Dietary supplements: Dubious value, hidden dangers

Americans spend nearly $37 billion annually on dietary supplements. But they are not subject to the same regulations governing the quality and safety of prescription drugs, and most lack evidence of health benefits Many large clinical trials demonstrate that fish oil supplements do not prevent heart disease in healthy people. But these products can still include “may support heart health” claims on their labels. Other types of supplements include widely variable amounts of active ingredients, while others may contain a potentially harmful heart stimulant. More »

High calcium score: What’s next?

Otherwise healthy people who have a high score on a coronary artery calcium scan do not need an angiogram to confirm the findings. Instead, they should focus on lowering their cholesterol levels and other heart disease risk factors. (Locked) More »

Confused about carbs?

Low-carb diets, which swap carbohydrates for protein or fat, have been popular off and on for decades. The long-term cardiovascular effects remain unclear, but the source and amount of proteins and fats (in addition to carbs) also play a role. Diets that include more animal-based protein and fats (such as beef, lamb, pork, chicken, and cheese) instead of carbohydrates have been linked to a greater risk of early death. In contrast, diets that include more plant-based proteins and fats (from vegetables, legumes, and nuts) have been linked to a lower risk. (Locked) More »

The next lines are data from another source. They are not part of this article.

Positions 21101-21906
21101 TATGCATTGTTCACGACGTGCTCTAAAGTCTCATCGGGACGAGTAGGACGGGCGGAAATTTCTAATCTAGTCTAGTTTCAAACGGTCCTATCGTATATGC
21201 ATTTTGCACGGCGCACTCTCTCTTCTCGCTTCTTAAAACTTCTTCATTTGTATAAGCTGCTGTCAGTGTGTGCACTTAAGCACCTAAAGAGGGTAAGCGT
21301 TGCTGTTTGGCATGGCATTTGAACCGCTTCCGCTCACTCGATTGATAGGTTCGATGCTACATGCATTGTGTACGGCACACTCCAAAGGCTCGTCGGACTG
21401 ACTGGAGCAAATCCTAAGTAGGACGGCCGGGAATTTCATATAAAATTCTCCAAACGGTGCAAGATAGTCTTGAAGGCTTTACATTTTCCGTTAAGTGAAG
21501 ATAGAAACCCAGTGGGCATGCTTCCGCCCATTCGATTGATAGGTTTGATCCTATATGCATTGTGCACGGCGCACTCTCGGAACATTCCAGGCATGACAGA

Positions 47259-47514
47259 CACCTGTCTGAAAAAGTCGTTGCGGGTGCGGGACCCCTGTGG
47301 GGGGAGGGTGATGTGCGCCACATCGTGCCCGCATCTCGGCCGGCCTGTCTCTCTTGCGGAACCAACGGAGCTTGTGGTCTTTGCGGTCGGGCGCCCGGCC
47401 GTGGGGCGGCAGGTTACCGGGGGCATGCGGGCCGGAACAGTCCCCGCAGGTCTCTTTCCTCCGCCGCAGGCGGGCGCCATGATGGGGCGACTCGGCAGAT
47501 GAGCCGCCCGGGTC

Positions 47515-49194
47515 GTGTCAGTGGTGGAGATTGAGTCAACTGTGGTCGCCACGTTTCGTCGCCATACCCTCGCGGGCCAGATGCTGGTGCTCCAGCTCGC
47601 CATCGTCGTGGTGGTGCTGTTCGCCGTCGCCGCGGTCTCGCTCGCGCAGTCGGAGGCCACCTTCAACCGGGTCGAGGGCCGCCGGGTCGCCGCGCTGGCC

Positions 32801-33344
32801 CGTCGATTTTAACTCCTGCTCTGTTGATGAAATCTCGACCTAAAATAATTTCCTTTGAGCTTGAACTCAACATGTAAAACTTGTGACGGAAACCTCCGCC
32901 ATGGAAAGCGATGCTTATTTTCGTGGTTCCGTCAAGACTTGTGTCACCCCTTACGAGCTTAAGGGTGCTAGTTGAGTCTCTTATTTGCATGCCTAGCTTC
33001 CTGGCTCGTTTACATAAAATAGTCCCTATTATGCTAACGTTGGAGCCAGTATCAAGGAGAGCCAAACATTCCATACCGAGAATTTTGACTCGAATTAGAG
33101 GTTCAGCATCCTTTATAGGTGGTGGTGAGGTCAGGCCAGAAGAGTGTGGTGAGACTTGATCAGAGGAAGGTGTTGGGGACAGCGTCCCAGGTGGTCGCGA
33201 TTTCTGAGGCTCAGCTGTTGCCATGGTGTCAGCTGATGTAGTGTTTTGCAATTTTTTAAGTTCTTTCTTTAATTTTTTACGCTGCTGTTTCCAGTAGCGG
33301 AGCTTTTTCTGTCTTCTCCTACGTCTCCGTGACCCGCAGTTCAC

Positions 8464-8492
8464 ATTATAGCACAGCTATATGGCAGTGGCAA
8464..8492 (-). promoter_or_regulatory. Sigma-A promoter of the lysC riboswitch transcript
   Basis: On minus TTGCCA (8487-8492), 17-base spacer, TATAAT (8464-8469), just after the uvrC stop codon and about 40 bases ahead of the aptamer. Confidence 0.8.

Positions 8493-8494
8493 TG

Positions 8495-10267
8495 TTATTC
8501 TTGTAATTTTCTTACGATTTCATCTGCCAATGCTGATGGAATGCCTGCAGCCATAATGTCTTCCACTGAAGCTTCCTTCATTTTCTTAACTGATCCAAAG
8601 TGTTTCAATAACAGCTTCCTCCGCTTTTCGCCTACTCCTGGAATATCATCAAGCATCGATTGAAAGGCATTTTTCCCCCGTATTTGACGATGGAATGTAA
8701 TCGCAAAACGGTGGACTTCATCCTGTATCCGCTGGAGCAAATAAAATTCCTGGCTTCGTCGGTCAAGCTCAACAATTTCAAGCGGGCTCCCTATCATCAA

The head-heart connection: Mental health and heart disease

People with high levels of psychological distress, including symptoms of anxiety and depression, may be more likely to have a heart attack or a stroke. Mood disorders and heart disease may have shared, underlying causes that begin even before birth that are carried throughout life. A fetus exposed to its mother’s immune or inflammatory responses may experience changes that affect specific brain regions that regulate both mood and cardiac function. (Locked) More »

Take the plunge: Try a water workout

Swimming and water aerobics can be a good way to stay fit, especially for people who have arthritis, are overweight, or are recovering from an injury. Swimming differs from land-based exercises because during swimming, a person’s body is horizontal rather than vertical and is mostly immersed in water. Both factors mean blood pools less in the legs. The heart refills with blood a little faster, which means it may work a little harder during swimming than during other forms of exercise. Yet swimming is considered safe for people with stable heart disease and is sometimes used in cardiac rehabilitation. (Locked) More »

What is “broken-heart syndrome?”

Stress cardiomyopathy—also known as “broken-heart syndrome”—is a reversible heart condition that often mimics a heart attack. First described more than 25 years ago, it is now recognized more often than in the past. It usually results from severe physical or emotional stress, such as a severe medical illness, the death of a family member, or a natural disaster. During an episode, the heart takes on an unusual shape, in which the tip of the left ventricle balloons outward and the base contracts. The heart’s workload increases, leading to symptoms such as chest pain and breathlessness. But the condition usually resolves within a month. (Locked) More »

Vegetable of the month: Broccoli

A versatile vegetable, broccoli keeps well and can be cooked many different ways, in soups, stir-fries, pastas, and casseroles. It’s high in several vitamins and is a good source of potassium and fiber. More »